In the National Football League (NFL), there has been an increase in players kneeling during the national anthem to protest recent events involving police brutality and racism towards African-American people. Colin Kaepernick, who is an NFL free agent, was the first person to kneel during the national anthem on September 1, 2016 during an NFL preseason game.

The movement has recently escalated during the 2017 NFL season with over 180 players taking the knee during week three of the NFL season, according to CBS Sports. Many people have spoken out against the movement, including President Donald Trump. However, it is completely justified for players to kneel during the national anthem because of the injustice in our country.

“I’m not going to stand up to show pride in a flag for a country that oppresses black people and people of color,” Kaepernick said in an interview with the NFL’s reporter, Steve Wyche, referring to cases of police brutality that appear in the news.

Interestingly enough, the Guardian states, “People who are African-American/Black are twice as likely to be killed by a police officer while being unarmed compared to a Caucasian/White individual.”

According to the Huffington Post, 70 percent of players in the NFL are African American, which is one of the reasons that they are protesting the national anthem. In recent years police brutality against African-American men has drastically increased, which has induced many peaceful protests, including kneeling for the national anthem. It is effective for heroes of the sport to kneel for the national anthem on live television because it is a great way to bring awareness to the issue they are protesting.

There are many people who think that the players are disrespecting the country by kneeling.

Carole Isham, the great-great-great-granddaughter of the person who wrote the national anthem said in an interview with USA Today, “It just blows my mind that somebody like [Kaepernick] would do what he does to dishonor the flag of this country and the national anthem when we have young men and women overseas fighting for this country.”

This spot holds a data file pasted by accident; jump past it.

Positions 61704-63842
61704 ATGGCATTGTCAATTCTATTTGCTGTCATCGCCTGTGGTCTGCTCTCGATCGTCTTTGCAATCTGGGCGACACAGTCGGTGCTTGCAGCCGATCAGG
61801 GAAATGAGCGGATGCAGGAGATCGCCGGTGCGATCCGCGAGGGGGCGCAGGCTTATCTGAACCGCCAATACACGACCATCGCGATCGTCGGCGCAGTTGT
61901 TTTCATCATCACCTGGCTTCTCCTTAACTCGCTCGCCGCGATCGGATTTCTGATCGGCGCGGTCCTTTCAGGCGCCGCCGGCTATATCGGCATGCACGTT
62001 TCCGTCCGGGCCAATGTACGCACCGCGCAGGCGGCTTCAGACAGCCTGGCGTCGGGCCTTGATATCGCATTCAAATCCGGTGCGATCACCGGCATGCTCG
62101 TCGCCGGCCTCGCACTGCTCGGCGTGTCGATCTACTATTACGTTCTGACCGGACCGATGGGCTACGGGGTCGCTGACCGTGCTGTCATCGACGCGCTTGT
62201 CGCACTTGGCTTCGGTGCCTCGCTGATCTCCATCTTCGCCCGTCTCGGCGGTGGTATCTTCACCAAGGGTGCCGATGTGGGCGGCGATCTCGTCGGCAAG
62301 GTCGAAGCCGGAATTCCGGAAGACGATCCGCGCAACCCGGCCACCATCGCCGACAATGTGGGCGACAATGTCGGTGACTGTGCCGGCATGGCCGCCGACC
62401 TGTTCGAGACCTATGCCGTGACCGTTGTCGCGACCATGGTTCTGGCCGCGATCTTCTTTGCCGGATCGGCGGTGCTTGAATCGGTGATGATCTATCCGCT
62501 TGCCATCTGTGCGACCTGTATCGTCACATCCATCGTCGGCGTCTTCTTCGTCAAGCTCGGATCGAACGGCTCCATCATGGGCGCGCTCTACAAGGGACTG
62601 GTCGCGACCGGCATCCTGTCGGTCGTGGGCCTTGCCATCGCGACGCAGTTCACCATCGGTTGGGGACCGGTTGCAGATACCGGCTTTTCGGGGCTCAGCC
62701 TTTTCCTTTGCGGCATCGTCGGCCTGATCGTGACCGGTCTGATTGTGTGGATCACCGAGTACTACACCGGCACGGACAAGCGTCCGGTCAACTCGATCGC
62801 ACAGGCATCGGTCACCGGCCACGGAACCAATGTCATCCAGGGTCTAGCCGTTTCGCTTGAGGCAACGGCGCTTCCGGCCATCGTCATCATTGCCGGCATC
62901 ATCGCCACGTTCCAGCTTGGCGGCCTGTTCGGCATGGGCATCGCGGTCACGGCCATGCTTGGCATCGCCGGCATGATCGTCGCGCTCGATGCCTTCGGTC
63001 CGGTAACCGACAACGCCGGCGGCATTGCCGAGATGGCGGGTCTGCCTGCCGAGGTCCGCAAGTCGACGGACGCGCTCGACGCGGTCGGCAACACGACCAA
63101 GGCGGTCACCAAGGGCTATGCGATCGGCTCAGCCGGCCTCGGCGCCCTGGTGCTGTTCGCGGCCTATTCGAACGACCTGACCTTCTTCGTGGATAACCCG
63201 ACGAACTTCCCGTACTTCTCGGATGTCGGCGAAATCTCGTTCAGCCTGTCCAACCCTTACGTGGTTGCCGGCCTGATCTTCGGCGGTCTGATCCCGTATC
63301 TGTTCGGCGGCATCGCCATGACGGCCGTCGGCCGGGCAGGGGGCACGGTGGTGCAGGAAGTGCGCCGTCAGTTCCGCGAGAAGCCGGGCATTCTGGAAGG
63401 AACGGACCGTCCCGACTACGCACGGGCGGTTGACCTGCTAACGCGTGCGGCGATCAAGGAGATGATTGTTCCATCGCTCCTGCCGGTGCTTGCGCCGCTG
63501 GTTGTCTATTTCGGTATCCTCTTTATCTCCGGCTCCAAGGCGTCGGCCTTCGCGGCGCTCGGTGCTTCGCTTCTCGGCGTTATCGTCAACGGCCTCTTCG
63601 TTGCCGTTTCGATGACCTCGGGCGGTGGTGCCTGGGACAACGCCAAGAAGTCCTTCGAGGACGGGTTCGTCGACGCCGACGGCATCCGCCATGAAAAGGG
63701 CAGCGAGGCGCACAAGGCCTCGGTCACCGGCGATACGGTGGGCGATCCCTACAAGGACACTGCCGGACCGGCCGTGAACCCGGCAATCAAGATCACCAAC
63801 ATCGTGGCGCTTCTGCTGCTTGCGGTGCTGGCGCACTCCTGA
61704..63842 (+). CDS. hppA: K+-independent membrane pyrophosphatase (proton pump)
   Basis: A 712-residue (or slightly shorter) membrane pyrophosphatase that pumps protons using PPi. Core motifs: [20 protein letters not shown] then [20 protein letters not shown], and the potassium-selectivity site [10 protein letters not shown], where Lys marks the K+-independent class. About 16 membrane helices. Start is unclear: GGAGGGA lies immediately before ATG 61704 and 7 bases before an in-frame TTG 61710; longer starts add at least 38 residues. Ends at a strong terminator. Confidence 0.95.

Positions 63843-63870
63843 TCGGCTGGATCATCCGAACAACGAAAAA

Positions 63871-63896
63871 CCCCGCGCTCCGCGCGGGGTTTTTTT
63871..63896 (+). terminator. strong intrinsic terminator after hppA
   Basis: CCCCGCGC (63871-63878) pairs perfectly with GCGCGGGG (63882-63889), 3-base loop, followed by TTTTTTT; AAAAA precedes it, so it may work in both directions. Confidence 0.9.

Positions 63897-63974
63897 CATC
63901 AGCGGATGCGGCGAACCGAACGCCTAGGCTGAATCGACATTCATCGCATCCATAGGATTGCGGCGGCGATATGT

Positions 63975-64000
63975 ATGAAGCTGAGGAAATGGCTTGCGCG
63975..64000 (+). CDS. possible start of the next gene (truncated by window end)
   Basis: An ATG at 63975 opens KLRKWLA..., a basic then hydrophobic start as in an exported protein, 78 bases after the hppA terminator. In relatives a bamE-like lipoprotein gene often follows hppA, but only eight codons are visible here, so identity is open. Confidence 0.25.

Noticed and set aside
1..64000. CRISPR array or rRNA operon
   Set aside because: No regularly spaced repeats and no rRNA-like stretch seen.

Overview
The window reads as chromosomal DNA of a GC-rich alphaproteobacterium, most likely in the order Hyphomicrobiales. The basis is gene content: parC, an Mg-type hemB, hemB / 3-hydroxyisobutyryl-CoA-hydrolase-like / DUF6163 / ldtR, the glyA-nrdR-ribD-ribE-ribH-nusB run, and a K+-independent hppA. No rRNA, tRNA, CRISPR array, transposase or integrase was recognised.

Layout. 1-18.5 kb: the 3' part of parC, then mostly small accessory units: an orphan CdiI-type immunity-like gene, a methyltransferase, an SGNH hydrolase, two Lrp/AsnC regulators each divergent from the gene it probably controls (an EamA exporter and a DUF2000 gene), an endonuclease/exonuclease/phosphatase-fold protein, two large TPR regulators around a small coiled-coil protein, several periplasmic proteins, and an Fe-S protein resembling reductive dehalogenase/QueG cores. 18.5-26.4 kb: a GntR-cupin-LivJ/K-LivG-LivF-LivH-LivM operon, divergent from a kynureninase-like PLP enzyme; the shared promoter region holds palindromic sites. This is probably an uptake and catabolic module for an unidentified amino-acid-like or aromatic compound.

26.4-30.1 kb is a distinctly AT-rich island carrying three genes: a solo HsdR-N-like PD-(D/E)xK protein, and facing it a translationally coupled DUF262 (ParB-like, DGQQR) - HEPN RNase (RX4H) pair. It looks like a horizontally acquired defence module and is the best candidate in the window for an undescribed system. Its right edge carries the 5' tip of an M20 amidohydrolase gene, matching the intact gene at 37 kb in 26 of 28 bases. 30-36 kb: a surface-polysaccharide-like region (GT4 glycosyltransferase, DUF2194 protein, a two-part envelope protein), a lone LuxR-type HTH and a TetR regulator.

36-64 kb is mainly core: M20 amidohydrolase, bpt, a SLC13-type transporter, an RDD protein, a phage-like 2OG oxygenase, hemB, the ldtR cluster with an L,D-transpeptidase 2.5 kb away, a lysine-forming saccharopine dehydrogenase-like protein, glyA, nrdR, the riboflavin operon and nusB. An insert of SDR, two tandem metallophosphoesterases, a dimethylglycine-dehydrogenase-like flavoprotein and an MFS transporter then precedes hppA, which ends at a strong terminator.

Although this is a valid counterargument to Kaepernick’s decision to protest police brutality, it does not address the issue Kaepernick is fighting for. By kneeling during the national anthem, the players are not protesting the flag; instead, they are protesting police brutality. The players are unable to support the United States at this time because of racism expressed toward African-American males by law enforcement.

A recent statistic found by Vox Media, an American news website, says that “42% of African-American/Black individuals who were killed by police during their arrest were not attacking when they were killed.”

This statistic expresses the severity of police brutality in America.

The decision to kneel for the national anthem is understandable considering the recent cases and statistics of police brutality in the United States. The players are not protesting the flag of the United States. They are just unable to support a country that continues to promote racist ideals. NFL players should have the choice to stand or sit for the national anthem. The players are doing nothing wrong, they are peacefully protesting, and the constitution prevents anyone from stopping them.